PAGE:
Date: 09/05/2003 at 19:21:26 From: Confused Subject: What is the Binomial Distribution? How can I explain the binomial distribution to my six grade math class?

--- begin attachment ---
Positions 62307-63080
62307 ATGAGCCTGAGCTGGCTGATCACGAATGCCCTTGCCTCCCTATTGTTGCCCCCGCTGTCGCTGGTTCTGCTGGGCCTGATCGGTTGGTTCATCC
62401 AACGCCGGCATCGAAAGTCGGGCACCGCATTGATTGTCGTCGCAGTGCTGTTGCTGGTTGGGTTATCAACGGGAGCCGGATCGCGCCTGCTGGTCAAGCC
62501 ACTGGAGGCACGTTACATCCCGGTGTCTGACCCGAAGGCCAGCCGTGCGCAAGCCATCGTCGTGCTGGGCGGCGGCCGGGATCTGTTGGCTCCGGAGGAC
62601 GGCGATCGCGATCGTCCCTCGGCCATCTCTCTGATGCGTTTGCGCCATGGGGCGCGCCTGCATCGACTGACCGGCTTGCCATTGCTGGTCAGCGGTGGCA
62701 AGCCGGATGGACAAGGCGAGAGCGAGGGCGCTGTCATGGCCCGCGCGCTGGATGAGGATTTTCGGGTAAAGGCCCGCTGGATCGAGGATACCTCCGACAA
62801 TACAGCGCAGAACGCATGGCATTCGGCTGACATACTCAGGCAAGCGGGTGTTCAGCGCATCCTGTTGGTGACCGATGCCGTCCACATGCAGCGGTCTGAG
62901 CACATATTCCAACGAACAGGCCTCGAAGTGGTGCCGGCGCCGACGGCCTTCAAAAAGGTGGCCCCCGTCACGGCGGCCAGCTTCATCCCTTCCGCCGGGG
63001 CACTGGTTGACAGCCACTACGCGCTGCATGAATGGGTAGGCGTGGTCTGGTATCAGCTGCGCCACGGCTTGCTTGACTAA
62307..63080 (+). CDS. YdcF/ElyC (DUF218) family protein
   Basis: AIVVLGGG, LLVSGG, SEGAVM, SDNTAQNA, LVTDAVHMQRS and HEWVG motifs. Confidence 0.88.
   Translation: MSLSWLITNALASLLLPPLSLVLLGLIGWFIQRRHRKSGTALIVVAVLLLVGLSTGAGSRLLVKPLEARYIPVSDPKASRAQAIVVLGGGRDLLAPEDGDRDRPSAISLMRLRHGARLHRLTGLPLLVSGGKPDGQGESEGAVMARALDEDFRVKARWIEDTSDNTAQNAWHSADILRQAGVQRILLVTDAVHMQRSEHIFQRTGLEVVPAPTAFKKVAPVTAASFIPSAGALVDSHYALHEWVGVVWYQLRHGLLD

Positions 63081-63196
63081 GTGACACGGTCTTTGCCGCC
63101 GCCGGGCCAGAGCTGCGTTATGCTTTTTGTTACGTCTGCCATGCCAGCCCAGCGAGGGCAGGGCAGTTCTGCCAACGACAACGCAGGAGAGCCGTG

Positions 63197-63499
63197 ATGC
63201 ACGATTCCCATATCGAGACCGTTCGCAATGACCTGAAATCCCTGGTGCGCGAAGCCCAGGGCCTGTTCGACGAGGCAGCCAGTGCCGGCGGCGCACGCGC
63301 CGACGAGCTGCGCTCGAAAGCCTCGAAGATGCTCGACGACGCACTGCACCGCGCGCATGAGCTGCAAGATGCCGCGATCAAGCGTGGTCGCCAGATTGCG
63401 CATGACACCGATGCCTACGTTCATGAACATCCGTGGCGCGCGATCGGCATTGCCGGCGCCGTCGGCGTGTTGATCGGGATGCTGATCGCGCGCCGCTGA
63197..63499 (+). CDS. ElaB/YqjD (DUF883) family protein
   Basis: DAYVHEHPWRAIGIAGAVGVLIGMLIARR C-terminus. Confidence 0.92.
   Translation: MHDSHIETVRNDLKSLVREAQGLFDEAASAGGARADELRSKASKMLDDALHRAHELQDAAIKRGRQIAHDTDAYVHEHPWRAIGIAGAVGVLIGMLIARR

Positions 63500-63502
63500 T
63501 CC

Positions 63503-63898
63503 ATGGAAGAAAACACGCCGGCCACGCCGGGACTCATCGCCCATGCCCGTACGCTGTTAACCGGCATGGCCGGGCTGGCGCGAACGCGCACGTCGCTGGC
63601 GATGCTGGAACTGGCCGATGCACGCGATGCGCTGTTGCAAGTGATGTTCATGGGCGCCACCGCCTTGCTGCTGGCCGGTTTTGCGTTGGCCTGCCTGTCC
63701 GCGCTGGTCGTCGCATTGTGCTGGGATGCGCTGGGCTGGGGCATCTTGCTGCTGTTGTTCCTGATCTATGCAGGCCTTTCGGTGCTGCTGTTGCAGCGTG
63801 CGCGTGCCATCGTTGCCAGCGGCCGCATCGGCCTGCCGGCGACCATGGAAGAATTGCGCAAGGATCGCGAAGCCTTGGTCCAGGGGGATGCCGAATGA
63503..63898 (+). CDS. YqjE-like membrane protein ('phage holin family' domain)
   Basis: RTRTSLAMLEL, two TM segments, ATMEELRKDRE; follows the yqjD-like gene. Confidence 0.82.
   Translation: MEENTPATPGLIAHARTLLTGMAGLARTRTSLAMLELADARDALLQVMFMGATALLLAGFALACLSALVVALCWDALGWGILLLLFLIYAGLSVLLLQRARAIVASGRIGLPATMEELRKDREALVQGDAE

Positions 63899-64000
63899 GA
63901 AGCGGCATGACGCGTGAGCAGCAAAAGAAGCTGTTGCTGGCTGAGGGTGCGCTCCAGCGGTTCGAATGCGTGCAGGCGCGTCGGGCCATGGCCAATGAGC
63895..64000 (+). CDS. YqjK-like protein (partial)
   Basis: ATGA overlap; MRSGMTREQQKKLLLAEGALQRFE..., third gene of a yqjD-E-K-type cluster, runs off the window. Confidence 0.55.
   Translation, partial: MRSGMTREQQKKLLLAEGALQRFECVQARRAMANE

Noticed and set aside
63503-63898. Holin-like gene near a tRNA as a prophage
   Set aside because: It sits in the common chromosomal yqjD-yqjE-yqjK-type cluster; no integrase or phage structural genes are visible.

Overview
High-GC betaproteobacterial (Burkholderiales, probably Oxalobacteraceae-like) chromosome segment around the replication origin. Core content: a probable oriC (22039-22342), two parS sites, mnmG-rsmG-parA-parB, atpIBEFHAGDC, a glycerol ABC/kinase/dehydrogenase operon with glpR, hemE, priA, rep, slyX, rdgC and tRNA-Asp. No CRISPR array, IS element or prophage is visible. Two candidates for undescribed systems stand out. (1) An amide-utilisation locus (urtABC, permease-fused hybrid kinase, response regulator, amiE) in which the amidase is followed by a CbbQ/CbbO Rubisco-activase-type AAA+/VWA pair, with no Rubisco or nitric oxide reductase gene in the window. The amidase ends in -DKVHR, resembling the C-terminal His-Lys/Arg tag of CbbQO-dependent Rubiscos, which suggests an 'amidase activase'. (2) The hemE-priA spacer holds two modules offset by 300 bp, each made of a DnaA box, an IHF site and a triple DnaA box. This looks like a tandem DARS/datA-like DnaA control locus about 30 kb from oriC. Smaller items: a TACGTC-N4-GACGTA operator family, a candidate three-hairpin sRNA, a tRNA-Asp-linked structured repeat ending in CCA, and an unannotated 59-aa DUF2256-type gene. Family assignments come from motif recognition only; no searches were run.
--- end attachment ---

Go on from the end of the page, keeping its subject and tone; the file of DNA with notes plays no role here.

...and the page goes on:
Date: 09/05/2003 at 20:50:36 From: Doctor Tom Subject: Re: What is the Binomial Distribution? Well, I'm not sure how far you can hope to get with sixth graders, but there are some things you can do. A binomial distribution arises any time an event with exactly two outcomes is repeated a bunch of times. The simplest example is the case where the two outcomes are equally likely -- flipping a coin, for example. For the class, what I'd do is pick a fixed number of flips, say 10. And rather than flip one coin ten times, it's easier if they flip 10 coins once and count the number of times "heads" appears. Have everybody in the class do this 10 times (or more) and record the number of "heads" for each attempt. There are 11 possible outcomes, from 0 heads to 10 heads. Obviously, it'll be unlikely to get any zeros or tens, but just collect the data and draw it as a bar chart and notice that the most likely outcome seems to be 5, and that it does seem to form a bell-like distribution. With more and more repeats of the experiement, you'll find that the proportions of times each outcome occurs matches better and better the theoretical results (which you can obtain from the tenth row of Pascal's triangle, where I count the top row as row zero). In other words, if you add the eleven numbers in that tenth row, they will add to 2^10 = 1024, and so as the number of experiments (where an experiment consists of flipping a coin ten times) with results 0 through 10 heads should occur with the following likelihoods: 1 10 45 120 210 252 210 120 45 10 1 ----, ----, ----, ----, ----, ----, ----, ----, ----, ----, ---- 1024 1024 1024 1024 1024 1024 1024 1024 1024 1024 1024 In other words, about 1/4 (252/1024, to be precise) of the times that you do the experiment, there will be exactly 5 heads. Only 1 time in about a thousand will all ten be heads, and so on. You can compare these theoretical results with those generated by your experiments. That may be good for the whole lesson, but a binomial distribution does not require that the likelihoods of the results be the same. For example, suppose your experiment is to roll a die with six sides, and you consider that you "win" if you obtain a 5 or a 6, and that you "lose" if you obtain 1, 2, 3 or 4. If you run that experiment ten times (ten rolls of a die or 1 roll of ten dice), there are again eleven possible outcomes: zero through ten wins. But it stands to reason (since you usually lose) that it will be FAR more likely to get ten losses than ten wins. With some dice and time, you can do the same thing here as you did with the coins. You'll see that you also get a bell-shaped curve, but it'll be lopsided, with the bump nearer zero than 10. In fact, since you win 1/3 of the time, the bump will be near the 1/3 point -- near 3 wins in 10. The expected results can be calculated, but it's quite a bit messier to do so. You can use the same fraction numerators that we worked out with Pascal's triangle (1, 10, 45, 120, 210, 252, 210, 120, 45, 10, and 1), but they need to be multiplied by (1/3)^W(2/3)^L to get the probability of W wins and L losses, where W+L = 10. For example, the probability of zero wins is: 1 x (1/3)^0 x (2/3)^10 = .01734... The probability of ten wins is: 1 x (1/3)^10 x (2/3)^0 = .000016935... The probability of exactly 3 wins (most likely result) is: 120 x (1/3)^3 x (2/3)^7 = .26012... I'll bet this is beyond a sixth grade class, however. You might look at it not with 10 rolls, but rather with 2. Then there's a hope of seeing what's going on by drawing a tree for the possible outcomes: start at a root and go left (win) with 1/3 probability, and go right (lose) with 2/3 probability. From those nodes repeat for the probabilites after two events. You can then sum up the probabilities to obtain: 1/3 x 1/3 = 1/9 chance of two wins 1/3 x 2/3 + 2/3 x 1/3 = 4/9 chance of one win (could be first or second) 2/3 x 2/3 = 4/9 chance of zero wins Maybe you could extend this to three experiments and notice that there is: 1 way to get 3 losses 3 ways to get 2 losses and 1 win 3 ways to get 1 loss and 2 wins 1 way to get 3 wins. Point out that this looks like Pascal's triangle's third row and that the only difference is that as there are more and more wins, the likelihood gets smaller and smaller. Look in any introductory book on statistics for more material, but I'm pretty sure it will be beyond what you can use in a sixth grade class. Good luck! - Doctor Tom, The Math Forum http://mathforum.org/dr.math/
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